Building owners’ safety risk – the public


Normally we cover the difficulties encountered by building contractors when they infringe the construction health and safety regulations. Here we go off-topic a little, but only in the cause of highlighting to clients and contractors how important it is in this day and age to take every measure to protect the public from harm – regardless of the public’s actions. Children especially are assumed in the eyes of the law to be essentially uncontrollable.

English Heritage has since 1984 managed some 400 sites of historic interest. One such is Yarmouth Castle in the Isle of Wight, a popular visitor attraction. In its 17th century exhibition room was a glass panel in the floor, created many years ago, probably prior to English Heritage’s curatorship. This glass allowed visitors to view the structure underneath it. Following risk assessment practice, staff are known to have made regular inspections of the panel, as was the instruction in all English Heritage sites: and many thousands of people had walked on it safely for decades.

Children jumped up and down on glass floor

On 5th September 2011, three boys (two brothers and a friend) and accompanying adults were visiting. The two brothers started jumping up and down on the glass, and then the third (aged 12) said he would do it too, to show that it would not break. But finally, it did. The glass broke into sharp pieces and cut his leg badly. He had two bouts of surgery but has recovered and is at school again.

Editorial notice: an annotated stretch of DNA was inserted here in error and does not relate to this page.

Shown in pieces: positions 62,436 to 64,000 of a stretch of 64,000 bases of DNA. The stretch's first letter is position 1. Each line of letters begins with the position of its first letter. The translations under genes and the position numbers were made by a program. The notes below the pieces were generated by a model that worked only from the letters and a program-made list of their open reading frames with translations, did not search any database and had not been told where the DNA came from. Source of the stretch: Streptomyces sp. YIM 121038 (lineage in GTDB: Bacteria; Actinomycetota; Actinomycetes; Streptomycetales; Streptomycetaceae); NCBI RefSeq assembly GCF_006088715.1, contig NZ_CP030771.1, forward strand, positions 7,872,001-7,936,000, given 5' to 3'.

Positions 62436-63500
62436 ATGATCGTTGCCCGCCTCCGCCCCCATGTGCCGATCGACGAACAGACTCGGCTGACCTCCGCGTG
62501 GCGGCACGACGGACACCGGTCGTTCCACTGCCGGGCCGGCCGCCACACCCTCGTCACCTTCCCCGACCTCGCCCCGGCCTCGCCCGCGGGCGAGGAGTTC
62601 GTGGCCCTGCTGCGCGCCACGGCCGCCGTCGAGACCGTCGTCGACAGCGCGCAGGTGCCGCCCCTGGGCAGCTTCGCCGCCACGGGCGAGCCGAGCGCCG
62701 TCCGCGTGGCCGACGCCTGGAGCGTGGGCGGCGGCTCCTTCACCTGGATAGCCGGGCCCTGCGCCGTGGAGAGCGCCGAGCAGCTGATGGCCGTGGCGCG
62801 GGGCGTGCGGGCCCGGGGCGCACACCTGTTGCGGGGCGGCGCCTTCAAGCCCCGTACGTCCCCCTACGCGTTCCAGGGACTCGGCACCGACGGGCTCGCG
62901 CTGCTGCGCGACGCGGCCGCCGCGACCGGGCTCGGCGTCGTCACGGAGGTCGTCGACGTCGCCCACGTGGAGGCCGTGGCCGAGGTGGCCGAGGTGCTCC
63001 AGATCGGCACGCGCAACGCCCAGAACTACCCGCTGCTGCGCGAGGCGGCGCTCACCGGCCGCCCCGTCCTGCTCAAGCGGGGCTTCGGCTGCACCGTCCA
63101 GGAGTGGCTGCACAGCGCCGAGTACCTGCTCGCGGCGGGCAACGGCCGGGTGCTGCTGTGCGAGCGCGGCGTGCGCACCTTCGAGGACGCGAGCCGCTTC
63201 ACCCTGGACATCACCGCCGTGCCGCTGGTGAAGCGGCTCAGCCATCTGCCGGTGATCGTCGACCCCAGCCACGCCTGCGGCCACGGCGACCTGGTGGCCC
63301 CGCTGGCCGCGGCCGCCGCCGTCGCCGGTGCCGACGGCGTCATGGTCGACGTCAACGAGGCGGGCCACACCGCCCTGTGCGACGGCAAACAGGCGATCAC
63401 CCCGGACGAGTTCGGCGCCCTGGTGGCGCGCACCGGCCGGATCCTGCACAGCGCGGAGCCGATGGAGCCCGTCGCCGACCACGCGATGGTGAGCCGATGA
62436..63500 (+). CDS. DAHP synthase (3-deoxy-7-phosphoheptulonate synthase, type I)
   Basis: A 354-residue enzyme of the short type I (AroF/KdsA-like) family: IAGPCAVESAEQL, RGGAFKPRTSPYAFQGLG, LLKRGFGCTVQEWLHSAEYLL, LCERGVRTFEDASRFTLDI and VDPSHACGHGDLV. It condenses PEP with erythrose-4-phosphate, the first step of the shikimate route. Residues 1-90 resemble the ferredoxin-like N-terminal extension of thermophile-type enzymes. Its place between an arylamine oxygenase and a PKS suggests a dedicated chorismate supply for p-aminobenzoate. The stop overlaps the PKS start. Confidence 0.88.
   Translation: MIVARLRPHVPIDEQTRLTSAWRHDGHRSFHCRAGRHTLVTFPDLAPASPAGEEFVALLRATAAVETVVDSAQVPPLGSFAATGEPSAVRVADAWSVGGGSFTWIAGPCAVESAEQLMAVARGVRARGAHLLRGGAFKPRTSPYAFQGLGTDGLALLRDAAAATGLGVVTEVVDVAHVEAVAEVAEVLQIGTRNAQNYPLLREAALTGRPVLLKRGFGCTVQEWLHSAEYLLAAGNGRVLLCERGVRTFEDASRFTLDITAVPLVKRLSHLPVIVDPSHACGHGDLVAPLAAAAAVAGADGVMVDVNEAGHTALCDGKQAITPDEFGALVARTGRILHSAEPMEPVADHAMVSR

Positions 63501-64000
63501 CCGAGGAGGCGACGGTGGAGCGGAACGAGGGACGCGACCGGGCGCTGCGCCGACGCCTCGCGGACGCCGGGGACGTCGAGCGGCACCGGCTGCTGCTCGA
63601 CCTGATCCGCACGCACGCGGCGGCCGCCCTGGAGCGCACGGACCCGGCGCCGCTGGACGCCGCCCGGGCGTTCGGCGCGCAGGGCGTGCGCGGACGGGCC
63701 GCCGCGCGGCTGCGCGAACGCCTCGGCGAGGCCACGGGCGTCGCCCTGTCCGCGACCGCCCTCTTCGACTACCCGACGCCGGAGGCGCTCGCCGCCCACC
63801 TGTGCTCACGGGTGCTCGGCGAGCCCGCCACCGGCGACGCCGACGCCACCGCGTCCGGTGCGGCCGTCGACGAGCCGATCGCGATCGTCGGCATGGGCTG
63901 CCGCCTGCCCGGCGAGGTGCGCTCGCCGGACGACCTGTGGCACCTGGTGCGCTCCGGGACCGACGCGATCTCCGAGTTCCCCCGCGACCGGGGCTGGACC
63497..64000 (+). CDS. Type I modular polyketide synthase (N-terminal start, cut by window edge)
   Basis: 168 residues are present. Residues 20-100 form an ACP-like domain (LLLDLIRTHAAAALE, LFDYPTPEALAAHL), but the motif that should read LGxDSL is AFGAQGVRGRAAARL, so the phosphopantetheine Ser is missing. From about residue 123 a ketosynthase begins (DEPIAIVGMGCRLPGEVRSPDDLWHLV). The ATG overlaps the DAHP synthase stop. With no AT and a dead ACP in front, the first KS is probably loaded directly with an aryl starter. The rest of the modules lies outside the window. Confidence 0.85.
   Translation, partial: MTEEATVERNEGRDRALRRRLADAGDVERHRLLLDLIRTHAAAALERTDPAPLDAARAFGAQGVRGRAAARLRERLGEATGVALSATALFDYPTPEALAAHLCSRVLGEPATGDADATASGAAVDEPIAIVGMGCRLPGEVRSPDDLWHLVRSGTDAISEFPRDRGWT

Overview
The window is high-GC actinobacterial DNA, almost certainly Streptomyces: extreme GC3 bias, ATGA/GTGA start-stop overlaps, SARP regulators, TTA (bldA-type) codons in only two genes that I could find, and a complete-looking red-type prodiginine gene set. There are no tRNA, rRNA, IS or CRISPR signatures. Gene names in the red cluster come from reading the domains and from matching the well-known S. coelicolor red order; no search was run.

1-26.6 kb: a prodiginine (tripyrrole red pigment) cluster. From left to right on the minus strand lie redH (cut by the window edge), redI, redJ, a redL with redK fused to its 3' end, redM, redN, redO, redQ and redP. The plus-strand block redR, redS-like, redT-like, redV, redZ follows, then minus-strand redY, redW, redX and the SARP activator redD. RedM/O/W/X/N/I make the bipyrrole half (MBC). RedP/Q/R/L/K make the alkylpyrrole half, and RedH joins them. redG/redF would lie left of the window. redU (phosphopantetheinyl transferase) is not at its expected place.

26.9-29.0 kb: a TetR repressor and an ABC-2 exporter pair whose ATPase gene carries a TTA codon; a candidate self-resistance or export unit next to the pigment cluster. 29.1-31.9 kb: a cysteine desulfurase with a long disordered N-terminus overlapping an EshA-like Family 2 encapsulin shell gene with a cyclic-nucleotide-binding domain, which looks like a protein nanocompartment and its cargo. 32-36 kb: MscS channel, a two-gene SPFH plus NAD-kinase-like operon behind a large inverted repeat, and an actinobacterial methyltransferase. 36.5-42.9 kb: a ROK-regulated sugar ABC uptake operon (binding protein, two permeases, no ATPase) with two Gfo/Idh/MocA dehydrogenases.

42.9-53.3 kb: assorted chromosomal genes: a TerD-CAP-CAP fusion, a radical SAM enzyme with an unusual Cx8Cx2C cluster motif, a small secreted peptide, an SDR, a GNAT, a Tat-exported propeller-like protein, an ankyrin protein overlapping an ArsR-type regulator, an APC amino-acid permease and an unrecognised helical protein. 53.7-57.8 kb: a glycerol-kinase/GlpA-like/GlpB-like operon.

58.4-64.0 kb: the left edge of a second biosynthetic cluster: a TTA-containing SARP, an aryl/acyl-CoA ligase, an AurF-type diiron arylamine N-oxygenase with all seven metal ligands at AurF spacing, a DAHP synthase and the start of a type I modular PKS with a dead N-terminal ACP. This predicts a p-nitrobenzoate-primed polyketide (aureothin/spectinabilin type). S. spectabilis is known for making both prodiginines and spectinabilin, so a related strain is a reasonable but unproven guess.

One has to ask where the parents were when the boys were being so naughty, and why the castle guides did not see the boys’ actions. The boy’s father raised the alarm after the event and the mother of the boy’s two friends gave him first aid, until the paramedics came to the scene.

The HSE blames English Heritage totally because despite them having carried out regular checks on the glass, it turned out not to be toughened or laminated.

English Heritage was quick to react. It took action by:

  • identifying and recording glass floor panels (and low-level glass wall panels) in all properties;
  • covering all glass floor panels where they could not assess their strength, or;
  • cordoning off the panels;
  • erecting public warning signs.

Nevertheless, HSE has determined that if this had been a private body then it would have been prosecuted successfully. Because it is a Crown-owned body, HSE formally served a Crown Censure, its maximum possible penalty, which is equal to a criminal prosecution (but one without a fine).  The grounds were that the organisation  failed to take reasonable steps to protect members of the public from risk. In its 30 years English Heritage has never had such a penalty. Its Historic Properties Director accepted HSE’s findings and the Censure.

It was stated by the HSE official who chaired the censure meeting that the same accident could have happened to any adult who slipped or fell – although this is surely a different scenario to the repeated jumping. The same person commented that this was just the nature of children.

The message to building or construction site owners must be that whereas there might once have been a defence of diminished responsibility due to the reckless behaviour of the public (especially children) or the lack of supervision over them, it is now totally the responsibility of the owner or guardian of a building to protect against any misdemeanor, at their expense.

The retrospective action by English Heritage shows others what lengths they must now go to in pursuit of total health and safety. In the case of medieval castles and other ancient buildings, they were never built to our standards: one wonders how long it will be before cramped spiral stairs are banned from access and displays of old armoury are withdrawn from show.